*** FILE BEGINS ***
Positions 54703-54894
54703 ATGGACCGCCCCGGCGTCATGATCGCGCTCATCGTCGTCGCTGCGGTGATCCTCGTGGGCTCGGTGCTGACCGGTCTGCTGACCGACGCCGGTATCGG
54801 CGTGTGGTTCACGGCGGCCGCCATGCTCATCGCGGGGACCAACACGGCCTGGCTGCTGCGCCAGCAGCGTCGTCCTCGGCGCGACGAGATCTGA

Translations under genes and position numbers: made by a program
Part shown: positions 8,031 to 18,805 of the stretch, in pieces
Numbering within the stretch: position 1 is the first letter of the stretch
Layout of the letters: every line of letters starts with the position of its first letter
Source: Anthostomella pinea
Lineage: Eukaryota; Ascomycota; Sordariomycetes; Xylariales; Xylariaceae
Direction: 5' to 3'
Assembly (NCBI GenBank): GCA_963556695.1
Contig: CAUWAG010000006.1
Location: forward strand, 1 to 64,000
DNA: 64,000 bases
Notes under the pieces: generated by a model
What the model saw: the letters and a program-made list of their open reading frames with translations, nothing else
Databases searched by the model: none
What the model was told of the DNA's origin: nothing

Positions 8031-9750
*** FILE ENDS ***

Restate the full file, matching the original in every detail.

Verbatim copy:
Positions 54703-54894
54703 ATGGACCGCCCCGGCGTCATGATCGCGCTCATCGTCGTCGCTGCGGTGATCCTCGTGGGCTCGGTGCTGACCGGTCTGCTGACCGACGCCGGTATCGG
54801 CGTGTGGTTCACGGCGGCCGCCATGCTCATCGCGGGGACCAACACGGCCTGGCTGCTGCGCCAGCAGCGTCGTCCTCGGCGCGACGAGATCTGA

Translations under genes and position numbers: made by a program
Part shown: positions 8,031 to 18,805 of the stretch, in pieces
Numbering within the stretch: position 1 is the first letter of the stretch
Layout of the letters: every line of letters starts with the position of its first letter
Source: Anthostomella pinea
Lineage: Eukaryota; Ascomycota; Sordariomycetes; Xylariales; Xylariaceae
Direction: 5' to 3'
Assembly (NCBI GenBank): GCA_963556695.1
Contig: CAUWAG010000006.1
Location: forward strand, 1 to 64,000
DNA: 64,000 bases
Notes under the pieces: generated by a model
What the model saw: the letters and a program-made list of their open reading frames with translations, nothing else
Databases searched by the model: none
What the model was told of the DNA's origin: nothing

Positions 8031-9750